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HOUSE MUSIC CONTINUES TO UNITE CHICAGOANS

6/7/2017, noon | Updated on 6/7/2017, noon
“The success of the exhibit informs us more on how popular the music is still today,” Chavez said. “I think ...
The Chicago Cultural Affairs and Special Events Department recently hosted its second Chicago House Party at Millennium Park, located at 201 E. Randolph St. Program Manager David Chavez, said the 2017 House Party was formed to honor the late Franky Knuckles, who was known as the founder of House Music. Knuckles, who died in March of 2014, began playing House Music in the mid-1970’s in a nightclub called the Warehouse. In his honor, the 2017 House Party list of showcases included major names like International Producer Julius The Mad Thinker, Producer DJ Anthony Nicholson, Global Producer Terry Hunter and more. Photo by Christopher Shuttlesworth

HOUSE MUSIC CONTINUES TO UNITE CHICAGOANS

By Christopher Shuttlesworth

The Chicago Cultural Affairs and Special Events Department recently hosted its second Chicago House Party at Millennium Park, located at 201 E. Randolph St. The House Party brought together a huge crowd of Chicagoans to the park

to listen to Grammy-nominated DJs and live performances. From the 2 p.m. start of the event, each showcase allowed you as a House Music fan to dance and

hear the “various sounds and styles of house music, which was a musical form originally born in Chicago that has since revolutionized dance music on an international scale,” according to the city of Chicago.

David Chavez, who was the programmer and coordinator of the House Party, said the Chicago Cultural A†airs and Special Events team decided to conduct its second House Party to help keep the music alive and most importantly pay tribute, homage and celebrate the music founded by the late Founder of House

Music, Franky Knuckles.

“The success of the exhibit informs us more on how popular the music is still today,” Chavez said. “I think some of us have already known that, but I think it took time to resonate in the department. House music has not only had e†ect in Chicago, but has transformed dance music globally as well.”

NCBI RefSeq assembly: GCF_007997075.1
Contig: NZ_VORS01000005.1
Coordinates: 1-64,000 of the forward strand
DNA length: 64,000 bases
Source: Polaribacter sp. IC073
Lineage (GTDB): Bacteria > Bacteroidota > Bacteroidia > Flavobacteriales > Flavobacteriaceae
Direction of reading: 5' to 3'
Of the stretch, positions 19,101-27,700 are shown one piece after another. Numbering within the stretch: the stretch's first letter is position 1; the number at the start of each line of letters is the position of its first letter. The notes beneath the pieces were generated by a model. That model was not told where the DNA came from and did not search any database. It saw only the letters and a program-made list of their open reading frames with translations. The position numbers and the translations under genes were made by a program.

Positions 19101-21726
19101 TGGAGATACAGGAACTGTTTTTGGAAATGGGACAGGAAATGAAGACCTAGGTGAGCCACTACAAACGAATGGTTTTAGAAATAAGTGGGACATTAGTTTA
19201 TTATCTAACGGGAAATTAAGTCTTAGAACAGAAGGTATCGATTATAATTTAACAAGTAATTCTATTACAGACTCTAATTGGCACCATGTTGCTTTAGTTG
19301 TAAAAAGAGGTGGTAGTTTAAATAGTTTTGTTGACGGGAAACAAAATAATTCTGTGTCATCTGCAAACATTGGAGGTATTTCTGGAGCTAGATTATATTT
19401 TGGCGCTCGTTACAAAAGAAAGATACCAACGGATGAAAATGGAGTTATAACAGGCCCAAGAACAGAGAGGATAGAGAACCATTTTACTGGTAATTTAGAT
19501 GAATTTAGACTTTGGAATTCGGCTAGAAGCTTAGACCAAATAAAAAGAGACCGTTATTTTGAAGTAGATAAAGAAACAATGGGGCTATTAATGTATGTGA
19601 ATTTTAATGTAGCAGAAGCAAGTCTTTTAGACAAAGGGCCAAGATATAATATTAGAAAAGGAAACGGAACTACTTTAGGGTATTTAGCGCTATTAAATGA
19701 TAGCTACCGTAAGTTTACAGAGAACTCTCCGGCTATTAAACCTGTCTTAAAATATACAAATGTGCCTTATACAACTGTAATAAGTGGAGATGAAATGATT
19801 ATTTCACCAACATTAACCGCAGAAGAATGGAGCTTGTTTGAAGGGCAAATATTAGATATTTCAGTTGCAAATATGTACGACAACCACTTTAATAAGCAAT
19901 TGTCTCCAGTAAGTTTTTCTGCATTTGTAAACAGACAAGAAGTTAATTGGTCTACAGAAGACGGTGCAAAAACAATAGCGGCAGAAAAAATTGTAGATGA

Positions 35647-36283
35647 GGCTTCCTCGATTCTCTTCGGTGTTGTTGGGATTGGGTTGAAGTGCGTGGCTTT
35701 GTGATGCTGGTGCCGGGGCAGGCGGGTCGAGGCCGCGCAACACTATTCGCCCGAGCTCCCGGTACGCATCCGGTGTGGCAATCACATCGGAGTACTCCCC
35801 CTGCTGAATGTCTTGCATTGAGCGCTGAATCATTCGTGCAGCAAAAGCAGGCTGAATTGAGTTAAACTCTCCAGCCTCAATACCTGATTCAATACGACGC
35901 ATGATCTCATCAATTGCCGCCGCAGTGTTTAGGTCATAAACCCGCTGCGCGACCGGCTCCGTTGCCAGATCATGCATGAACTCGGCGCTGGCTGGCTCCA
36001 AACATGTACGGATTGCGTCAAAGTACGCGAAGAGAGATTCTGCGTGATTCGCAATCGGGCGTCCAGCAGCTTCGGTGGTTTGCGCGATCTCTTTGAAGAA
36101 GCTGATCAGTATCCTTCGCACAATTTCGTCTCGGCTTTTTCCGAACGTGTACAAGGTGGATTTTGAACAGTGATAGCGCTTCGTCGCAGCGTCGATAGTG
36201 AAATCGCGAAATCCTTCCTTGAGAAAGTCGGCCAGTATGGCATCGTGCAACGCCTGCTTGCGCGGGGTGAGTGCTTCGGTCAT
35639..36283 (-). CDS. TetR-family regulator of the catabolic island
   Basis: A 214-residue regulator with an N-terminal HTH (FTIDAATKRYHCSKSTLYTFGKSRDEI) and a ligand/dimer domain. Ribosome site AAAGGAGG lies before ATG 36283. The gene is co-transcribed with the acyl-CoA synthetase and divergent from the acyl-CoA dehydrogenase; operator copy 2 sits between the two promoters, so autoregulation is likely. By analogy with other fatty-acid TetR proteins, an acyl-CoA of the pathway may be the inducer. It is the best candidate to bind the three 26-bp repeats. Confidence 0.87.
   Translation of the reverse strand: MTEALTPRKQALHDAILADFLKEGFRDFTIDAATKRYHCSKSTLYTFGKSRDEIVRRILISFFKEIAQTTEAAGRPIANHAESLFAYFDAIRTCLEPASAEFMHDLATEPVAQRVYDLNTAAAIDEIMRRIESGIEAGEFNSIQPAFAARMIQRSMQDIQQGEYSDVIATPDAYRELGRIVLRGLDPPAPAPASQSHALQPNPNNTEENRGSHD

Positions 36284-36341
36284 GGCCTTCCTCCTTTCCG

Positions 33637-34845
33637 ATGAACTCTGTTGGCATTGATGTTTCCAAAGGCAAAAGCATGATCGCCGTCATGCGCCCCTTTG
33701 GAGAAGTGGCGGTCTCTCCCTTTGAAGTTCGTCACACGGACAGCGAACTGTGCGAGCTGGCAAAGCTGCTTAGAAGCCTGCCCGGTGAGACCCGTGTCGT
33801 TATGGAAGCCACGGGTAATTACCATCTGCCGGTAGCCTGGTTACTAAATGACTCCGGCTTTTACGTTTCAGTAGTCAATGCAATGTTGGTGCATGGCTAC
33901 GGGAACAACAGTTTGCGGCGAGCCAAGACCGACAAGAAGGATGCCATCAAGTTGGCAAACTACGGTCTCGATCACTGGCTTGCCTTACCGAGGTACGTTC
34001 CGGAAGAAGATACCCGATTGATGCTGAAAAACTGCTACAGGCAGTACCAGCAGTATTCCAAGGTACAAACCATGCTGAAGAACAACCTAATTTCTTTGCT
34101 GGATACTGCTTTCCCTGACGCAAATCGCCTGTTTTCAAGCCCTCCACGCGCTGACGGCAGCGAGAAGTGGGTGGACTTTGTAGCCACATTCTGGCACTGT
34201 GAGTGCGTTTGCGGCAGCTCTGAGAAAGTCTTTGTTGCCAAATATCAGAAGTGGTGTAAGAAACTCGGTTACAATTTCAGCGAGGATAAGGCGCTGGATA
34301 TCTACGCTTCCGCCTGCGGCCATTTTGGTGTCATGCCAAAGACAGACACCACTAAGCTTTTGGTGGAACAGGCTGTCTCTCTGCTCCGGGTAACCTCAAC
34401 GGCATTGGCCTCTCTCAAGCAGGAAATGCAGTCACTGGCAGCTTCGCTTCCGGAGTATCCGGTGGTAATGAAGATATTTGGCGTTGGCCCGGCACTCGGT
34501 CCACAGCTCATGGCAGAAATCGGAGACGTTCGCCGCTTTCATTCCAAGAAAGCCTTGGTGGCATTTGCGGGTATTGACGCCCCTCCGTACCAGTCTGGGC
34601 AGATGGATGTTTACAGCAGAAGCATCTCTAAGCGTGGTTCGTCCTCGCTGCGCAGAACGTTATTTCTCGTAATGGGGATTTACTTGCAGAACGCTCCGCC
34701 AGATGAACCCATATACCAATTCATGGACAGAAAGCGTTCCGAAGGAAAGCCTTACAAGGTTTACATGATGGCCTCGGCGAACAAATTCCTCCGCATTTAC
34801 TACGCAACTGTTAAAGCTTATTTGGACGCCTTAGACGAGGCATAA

The city of Chicago said this year’s House Party also included a House Music Conference for musicians, DJs and industry participants. In addition, the 2017 House Party list of showcases included International Producer Julius The Mad

Thinker, who has been “performing since the age of 17 years old,” according to madthinker.com. Also, DJ Anthony Nicholson, who has been producing house music since 1992 and Global Producer Terry Hunter, who has shared his passion for house music for more than 25 years, according to residentadvisor.net.

Chavez continued to explain that there would be no House Music without Franky Knuckles, who is considered the ‘GodFather of House Music.’ Chavez said Knuckles, who was one of the founders of House Music performed in Chicago during the mid-1970’s at a nightclub called the Warehouse. According to the Guardian.com, Knuckles died at the age of 59 in March

2014.

So, Chavez said the Chicago Cultural A†airs and Special Events Department and House Music Community came together to honor the Chicago Icon with a Franky KnucklesTribute during June of 2014.

“The response from the tribute was so remarkable that we wanted to continue to celebrate the music as much as we could in some form or fashion,” Chavez said. “So, ever since then we started conducting a variety of events in [honor of Knuckles.]”

Chavez said the department plans to keep the memory of Knuckles alive and plans to keep showing that house music can help make a di†erence in communities. For more information about the Chicago Cultural A†airs and Special Events Department, visit www.cityofchicago.org.